US gambling giant Caesars Entertainment Inc. has agreed terms on a deal for its Caesars UK Holdings subsidiary to acquire the entire William Hill business for approximately £2.9bn (€3.17bn/$3.72bn).
Terms of the deal, which were set out earlier this week, will see Caesars pay 272 pence for each William Hill share, having finalised its due diligence in relation to the offer.
The acquisition remains subject to approval by William Hill shareholders, but the bookmaker’s board has said that it considers the terms of the deal to be “fair and reasonable”, and will recommend both unanimously and unconditionally that the offer be accepted.
“The William Hill board believes this is the best option for William Hill at an attractive price for shareholders,” William Hill chairman Roger Devlin said.
“It recognises the significant progress the William Hill Group has made over the last 18 months, as well as the risk and significant investment required to maximise the US opportunity given intense competition in the US and the potential for regulatory disruption in the UK and Europe.”
Caesars’ chief executive Tom Reeg added: “The opportunity to combine our land based-casinos, sports betting and online gaming in the US is a truly exciting prospect.
“William Hill’s sports betting expertise will complement Caesars’ current offering, enabling the combined group to better serve our customers in the fast growing US sports betting and online market.”
Should the acquistion be completed, the deal will effectively see the William Hill business broken up, with Caesars to seek buyers for all non-US operations, including its British business, in order to maintain a strategic focus on the US.
Though Caesars accepted William Hill’s GB and non-US international businesses have a “strong future”, in order to support these operations moving forward, Caesars said new owners with longer-term ambitions would be more suitable to run these businesses.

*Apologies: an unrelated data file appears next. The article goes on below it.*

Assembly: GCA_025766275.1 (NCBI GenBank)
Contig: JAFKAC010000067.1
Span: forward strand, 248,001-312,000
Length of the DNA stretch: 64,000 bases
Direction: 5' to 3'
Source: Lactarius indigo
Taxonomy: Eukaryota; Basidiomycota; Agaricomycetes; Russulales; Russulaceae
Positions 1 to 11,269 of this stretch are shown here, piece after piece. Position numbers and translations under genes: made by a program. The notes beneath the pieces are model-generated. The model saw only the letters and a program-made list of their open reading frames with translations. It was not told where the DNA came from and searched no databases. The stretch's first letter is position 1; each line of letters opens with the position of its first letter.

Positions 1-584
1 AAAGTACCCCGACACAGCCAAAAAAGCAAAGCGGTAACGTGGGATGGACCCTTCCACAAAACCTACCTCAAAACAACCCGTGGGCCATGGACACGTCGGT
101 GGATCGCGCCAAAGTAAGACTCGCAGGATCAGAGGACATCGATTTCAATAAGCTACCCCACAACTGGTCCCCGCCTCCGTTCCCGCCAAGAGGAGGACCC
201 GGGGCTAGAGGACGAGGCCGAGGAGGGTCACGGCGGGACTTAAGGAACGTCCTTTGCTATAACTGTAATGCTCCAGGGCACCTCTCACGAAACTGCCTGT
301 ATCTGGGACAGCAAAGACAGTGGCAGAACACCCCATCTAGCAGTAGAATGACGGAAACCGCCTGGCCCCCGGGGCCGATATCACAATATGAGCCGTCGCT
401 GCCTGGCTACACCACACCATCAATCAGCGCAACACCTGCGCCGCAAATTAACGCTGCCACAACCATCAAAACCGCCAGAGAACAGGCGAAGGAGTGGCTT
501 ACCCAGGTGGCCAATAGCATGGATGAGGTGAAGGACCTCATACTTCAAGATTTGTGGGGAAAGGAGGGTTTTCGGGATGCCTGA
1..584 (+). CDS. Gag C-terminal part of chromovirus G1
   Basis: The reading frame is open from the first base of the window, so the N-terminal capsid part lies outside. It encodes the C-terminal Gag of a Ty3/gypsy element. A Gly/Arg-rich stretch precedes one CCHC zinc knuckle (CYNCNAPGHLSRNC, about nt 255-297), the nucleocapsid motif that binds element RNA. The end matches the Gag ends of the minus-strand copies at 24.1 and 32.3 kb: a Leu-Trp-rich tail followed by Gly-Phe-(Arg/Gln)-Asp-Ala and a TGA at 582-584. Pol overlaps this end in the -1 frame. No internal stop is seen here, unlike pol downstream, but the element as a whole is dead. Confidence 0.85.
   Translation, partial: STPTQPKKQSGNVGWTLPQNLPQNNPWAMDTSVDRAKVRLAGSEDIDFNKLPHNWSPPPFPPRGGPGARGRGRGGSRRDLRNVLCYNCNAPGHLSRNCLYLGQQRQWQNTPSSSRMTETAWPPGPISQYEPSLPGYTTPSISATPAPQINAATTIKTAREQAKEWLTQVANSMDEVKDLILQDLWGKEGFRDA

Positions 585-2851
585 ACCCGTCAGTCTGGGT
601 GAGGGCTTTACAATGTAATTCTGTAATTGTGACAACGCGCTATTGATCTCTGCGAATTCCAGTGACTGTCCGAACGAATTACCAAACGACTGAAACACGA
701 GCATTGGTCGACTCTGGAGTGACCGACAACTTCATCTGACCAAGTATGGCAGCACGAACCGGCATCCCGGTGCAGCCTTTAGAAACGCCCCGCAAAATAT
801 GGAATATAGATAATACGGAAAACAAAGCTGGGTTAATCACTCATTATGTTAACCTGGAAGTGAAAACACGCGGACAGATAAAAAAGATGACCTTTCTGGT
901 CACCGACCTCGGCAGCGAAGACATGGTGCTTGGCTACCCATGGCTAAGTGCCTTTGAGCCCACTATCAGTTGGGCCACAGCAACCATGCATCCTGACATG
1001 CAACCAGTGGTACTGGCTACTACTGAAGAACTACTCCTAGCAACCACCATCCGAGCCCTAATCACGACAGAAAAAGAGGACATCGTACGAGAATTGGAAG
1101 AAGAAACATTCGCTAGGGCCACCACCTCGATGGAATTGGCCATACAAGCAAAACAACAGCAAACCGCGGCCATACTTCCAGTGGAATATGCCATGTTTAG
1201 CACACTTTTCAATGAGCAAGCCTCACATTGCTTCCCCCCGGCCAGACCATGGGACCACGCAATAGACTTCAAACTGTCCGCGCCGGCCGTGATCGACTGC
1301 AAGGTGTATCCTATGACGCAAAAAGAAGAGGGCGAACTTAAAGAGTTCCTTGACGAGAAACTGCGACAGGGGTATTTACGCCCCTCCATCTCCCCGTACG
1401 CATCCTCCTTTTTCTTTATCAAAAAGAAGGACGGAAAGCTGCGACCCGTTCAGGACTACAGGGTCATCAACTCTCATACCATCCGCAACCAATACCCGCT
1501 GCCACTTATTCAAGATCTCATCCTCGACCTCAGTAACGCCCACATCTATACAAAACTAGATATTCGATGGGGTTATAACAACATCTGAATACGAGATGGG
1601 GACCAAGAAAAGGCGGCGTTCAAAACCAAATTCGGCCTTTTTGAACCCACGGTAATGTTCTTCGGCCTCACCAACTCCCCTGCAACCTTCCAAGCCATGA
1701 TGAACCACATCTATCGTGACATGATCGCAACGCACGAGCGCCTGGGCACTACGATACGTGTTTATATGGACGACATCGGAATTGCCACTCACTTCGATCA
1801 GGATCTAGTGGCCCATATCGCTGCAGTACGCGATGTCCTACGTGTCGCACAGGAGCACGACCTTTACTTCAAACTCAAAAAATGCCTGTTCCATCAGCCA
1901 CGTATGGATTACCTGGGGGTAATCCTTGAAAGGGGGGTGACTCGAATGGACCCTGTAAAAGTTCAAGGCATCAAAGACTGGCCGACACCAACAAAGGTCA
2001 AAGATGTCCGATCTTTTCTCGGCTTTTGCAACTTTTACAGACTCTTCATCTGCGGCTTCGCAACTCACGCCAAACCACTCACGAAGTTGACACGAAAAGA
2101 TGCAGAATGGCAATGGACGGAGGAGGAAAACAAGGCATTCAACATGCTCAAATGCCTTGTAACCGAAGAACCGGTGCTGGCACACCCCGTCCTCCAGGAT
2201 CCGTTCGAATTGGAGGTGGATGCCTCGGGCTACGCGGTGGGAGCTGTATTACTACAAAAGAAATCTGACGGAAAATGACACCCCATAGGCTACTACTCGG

Caesars and William Hill already have a joint presence in the US through a joint venture agreement struck by Eldorado Resorts, which extended to all legacy Caesars properties following the casino operators’ mega-merger. This sees William Hill run online sports betting operations through Caesars’ market access in certain states, as well as retail sports wagering in Caesars’ properties across the US.
William Hill has an 80% equity ownership in the venture, with Caesars holding a 20% interest, and the two businesses have been putting plans in place to roll out sports betting operations in additional Caesars properties, in anticipation of the acquisition going through.
By joining forces, Caesars said the William Hill US business would significantly benefit in a number of ways, better serving customers, increasing its market access and providing a more unified customer experience by consolidating applications and wallets.
Other major benefits, Caesars said, include having a “world class” portfolio of assets, the ability to access Caesars’ pre-existing relationships with sporting teams and events, as well as greater alignment with media companies
Together with online gambling, which is currently outside the scope of the joint venture but would be brought into the combined business, Caesars said that the enlarged operation could generate up to $700m in net revenue during the 2021 fiscal year.
Caesar’s CEO Reeg said: “We look forward to working with William Hill to support future growth in the US by providing our customers with a superior and comprehensive experience across all areas of gaming, sports betting, and entertainment.”
However, Caesars also warned that if William Hill were to agree to an acquisition offer from investments giant Apollo Global Management – a former owner of the legacy Caesars business – it would terminate mobile market access rights and rights to operate sportsbooks at its casinos that were granted through the Eldorado partnership.
Last week, both Caesars and Apollo out forward separate cash proposals with the aim of acquiring the entire William Hill business, but the board’s recommendation shows the casino operator has the upper hand.
The acquisition talks come towards the end of a historic year for Caesars, which in July saw its legacy Caesars Entertainment Corporation business acquired by Eldorado Resorts, in a reverse merger deal that the operators said created the largest casino and entertainment business in the US.
Eldorado agreed to pay $17.3bn – comprising $7.2bn in cash and around 77m Eldorado common shares – to acquired Caesars, with the combined business now operating as Caesars Entertainment Inc.
Last month, Caesars Entertainment Inc. reported a $1.17bn net loss for the first half of the year.